Of the many WordPress websites I’ve worked on over the past 5+ years, some have needed a very basic form of e-commerce functionality.

For example, most non-profits need a donations option on their website. Other organizations need a sign-up form for a workshop that requires either an online deposit or full payment. Some small businesses like to sell a few featured items online.

To date, I have found that the easiest way to do accommodate WordPress websites with low volume online transaction is to link the final checkout to PayPal, one of the most popular hosted payment gateways. Most consumers (at least in North America) are comfortable with PayPal since it’s been around for so long. Although many people have a PayPal account, you don’t need one to pay online. This makes it easier for smaller organizations to accept multiple forms of payment for products and services.

Over the past few weeks I’ve noticed that some website owners are moving away from PayPal. I’m not sure exactly why this is happening. Perhaps PayPal has been changing since it became independent of eBay. Maybe they’ve changed their policies or procedures and users are reluctant to change with them.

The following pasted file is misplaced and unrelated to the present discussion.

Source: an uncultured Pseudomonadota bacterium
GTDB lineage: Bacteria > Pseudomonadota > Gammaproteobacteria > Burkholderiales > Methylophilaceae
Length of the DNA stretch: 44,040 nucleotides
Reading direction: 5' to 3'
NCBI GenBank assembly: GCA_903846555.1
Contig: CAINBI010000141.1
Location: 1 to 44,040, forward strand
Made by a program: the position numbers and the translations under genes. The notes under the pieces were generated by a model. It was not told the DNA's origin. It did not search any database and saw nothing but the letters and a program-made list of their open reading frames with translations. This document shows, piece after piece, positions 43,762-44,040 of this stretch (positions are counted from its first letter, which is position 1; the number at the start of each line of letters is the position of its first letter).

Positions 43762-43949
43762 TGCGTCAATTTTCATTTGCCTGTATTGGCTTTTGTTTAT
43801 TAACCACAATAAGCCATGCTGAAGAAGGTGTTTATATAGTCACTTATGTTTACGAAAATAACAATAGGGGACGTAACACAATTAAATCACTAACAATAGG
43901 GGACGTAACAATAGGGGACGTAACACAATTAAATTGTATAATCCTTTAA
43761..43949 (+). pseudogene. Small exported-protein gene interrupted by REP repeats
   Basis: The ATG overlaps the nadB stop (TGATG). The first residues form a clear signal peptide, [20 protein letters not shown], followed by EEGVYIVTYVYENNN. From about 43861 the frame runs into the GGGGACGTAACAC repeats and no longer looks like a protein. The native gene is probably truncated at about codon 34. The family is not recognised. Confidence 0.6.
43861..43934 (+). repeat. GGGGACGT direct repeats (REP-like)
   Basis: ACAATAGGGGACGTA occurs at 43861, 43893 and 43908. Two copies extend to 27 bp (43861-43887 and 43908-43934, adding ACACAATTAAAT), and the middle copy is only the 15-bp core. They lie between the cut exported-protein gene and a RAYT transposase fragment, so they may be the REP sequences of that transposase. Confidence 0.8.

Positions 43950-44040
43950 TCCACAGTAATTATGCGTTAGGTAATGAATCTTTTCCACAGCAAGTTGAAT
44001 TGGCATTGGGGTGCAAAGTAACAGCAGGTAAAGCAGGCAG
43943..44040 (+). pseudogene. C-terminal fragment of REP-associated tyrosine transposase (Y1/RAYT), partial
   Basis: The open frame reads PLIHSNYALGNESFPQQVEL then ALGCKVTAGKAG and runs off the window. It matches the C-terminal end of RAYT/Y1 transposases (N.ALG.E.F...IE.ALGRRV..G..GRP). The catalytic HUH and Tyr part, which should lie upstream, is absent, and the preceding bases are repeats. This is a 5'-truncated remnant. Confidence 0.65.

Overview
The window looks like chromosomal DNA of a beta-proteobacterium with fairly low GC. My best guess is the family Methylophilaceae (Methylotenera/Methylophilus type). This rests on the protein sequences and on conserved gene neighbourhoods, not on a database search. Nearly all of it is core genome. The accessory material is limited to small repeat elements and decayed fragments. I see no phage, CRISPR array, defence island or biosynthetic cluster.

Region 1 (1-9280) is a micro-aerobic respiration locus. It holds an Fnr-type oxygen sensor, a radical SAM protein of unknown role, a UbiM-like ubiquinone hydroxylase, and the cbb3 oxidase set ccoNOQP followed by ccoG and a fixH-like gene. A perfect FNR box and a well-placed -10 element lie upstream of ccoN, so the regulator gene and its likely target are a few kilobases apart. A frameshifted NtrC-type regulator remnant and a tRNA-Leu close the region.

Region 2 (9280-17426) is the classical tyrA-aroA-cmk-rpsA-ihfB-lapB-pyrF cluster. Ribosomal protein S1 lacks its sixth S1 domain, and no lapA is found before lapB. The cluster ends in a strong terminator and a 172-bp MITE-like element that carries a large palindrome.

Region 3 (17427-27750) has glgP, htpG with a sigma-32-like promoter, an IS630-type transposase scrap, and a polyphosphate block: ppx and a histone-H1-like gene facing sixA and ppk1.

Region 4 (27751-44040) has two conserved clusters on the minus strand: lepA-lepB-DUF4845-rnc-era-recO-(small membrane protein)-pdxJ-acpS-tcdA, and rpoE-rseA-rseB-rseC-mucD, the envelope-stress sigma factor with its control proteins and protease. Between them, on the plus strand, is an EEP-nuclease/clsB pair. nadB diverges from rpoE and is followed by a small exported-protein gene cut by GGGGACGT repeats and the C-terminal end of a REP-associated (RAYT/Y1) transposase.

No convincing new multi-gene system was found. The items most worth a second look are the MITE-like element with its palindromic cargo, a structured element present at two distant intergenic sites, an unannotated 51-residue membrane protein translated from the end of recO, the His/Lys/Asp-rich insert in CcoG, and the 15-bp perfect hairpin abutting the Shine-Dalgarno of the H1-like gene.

Whatever the reason, I have been asked a few times recently to help set up alternate hosted payment gateways. Before I outline which options I have been exploring, let me explain what I mean by hosted payment gateway (you can read the wikipedia definition here).

Hosted Payment Gateway – Simplified Explanation

When you visit a website and want to buy something online or register for a workshop, the checkout experience will vary depending on the needs and resources of the organization. Generally speaking, website owners who want to sell online have two options:

  1. Create a shopping cart system so customers enter all their order and credit card information without ever leaving the website.
  2. List the product or service on the website and then re-direct the customer to another secure site where they can enter credit card information.

The first option may take a wide variety of forms. If you order items from large online retailers like Amazon, you’re familiar with their checkout system. You stay on the Amazon website because they have a proprietary checkout function. They’re a large company with their own merchant accounts with various credit card companies. They have their own IT and legal departments which can handle the details of hosting their own shopping cart.

The second option describes the essence of a hosted payment gateway.

Experts generally agree that the first option results in the highest level of conversions. Because people tend to become uncomfortable about moving to another website for payment, they often change their minds and cancel the order.